• Turmeric has anti-inflammatory properties, while honey is super healthy for your immune system and relieve symptoms of a bad cough or cold. However, as is understandable, excess of anything is not good. For e.g. fenugreek (methi) is known to interact with warfarin to cause bleeding; therefore, caution should be used in giving high dosages to women with diabetes mellitus or those taking warfarin.
  • The only thing that works? Rest, sanitary hygiene, quarantine, wearing a mask and most of all, practicing social distancing.

Source:
In: Drugs and Lactation Database (LactMed) [Internet]. Bethesda (MD): National Library of Medicine (US); 2006–.2020 Jul 20.

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Fact Check

Neem leaves can cure Coronavirus

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  • Clinical symptom-based Indian traditional medicinal practices like Ayurveda and Siddha could be beneficial to treat and prevent the infection. Indian origin traditional medicinal plant Neem (Azadirachta indica) has been reported to have antiviral potential against bovine herpes virus type-1, poliovirus type 1, duck plague virus, dengue virus type-2, Newcastle disease virus, infectious bursal disease virus, avian influenza virus, and group B coxsackievirus.
  • Neem is widely used as Ayurvedic medicine to treat fever, cough, asthma, and diarrhoea, which are also reported as the common clinical symptoms of COVID-19.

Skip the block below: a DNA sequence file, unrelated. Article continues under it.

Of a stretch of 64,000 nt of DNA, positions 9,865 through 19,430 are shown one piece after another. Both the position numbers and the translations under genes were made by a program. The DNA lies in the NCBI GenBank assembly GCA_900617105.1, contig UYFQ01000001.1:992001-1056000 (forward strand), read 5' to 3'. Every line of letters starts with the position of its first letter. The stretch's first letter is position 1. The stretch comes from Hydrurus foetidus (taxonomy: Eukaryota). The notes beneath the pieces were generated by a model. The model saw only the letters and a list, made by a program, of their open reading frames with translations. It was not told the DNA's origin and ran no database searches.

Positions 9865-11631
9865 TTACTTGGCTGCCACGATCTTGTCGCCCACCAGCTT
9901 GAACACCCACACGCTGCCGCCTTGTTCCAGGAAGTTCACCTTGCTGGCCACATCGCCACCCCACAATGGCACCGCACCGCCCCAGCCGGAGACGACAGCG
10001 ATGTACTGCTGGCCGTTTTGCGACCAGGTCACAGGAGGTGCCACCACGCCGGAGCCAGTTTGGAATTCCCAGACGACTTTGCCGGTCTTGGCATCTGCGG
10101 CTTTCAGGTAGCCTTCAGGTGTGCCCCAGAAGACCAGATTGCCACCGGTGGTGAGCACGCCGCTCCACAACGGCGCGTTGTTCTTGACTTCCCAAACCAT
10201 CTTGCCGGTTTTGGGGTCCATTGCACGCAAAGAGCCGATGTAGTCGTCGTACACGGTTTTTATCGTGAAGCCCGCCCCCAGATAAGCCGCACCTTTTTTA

• Neem is reported to enhance both humoral and cell-mediated immune response during any viral infection.
  • Multidimensional antiviral therapeutic potentials of Neem insist on hypothesizing its probable application to control COVID-19 along with modern medicinal practices.
  • Bitter and astringent leaves; they all have antiviral and antibacterial actions
  • Neem leaves are bitter and astringent with antiviral and antibacterial actions, so it is worth studying as an anti-viral COVID-19. Until further studies are there, Neem can be an adjunct in the treatment of COVID-19 but no direct studies have done on COVID-19

Result: IN PROGRESS

Source
Int. J. Res. Pharm. Sci.2020;Special Issue 1(11):122-25.

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Fact Check

Homeopathic drug ‘Arsenicum album 30’ has been approved for prevention of Coronavirus infection

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  • This was after the Ministry of AYUSH listed the drug among “preventive and prophylactic simple remedies” against COVID-191.
  • There is no scientific evidence that the drug works against COVID-19, a fact stressed not only by medical scientists but also by some homoeopathic practitioners themselves. The ICMR has also said that there are no guidelines issued in this regard. With no clinical trial or large-scale study having been undertaken anywhere to scientifically validate the use of Arsenicum album 30 as a preventive medication, it is premature to say it prevents COVID-19.

Result: IN PROGRESS

Source:
AYUSH Ministry of Health Corona Advisory – D.O. No. S. 16030/18/2019 – NAM;
Dated: 06th March, 2020
https://indianexpress.com/article/explained/debate-over-a-homoeo-drug-arsenicum-album-coronavirus-vaccine-6439697/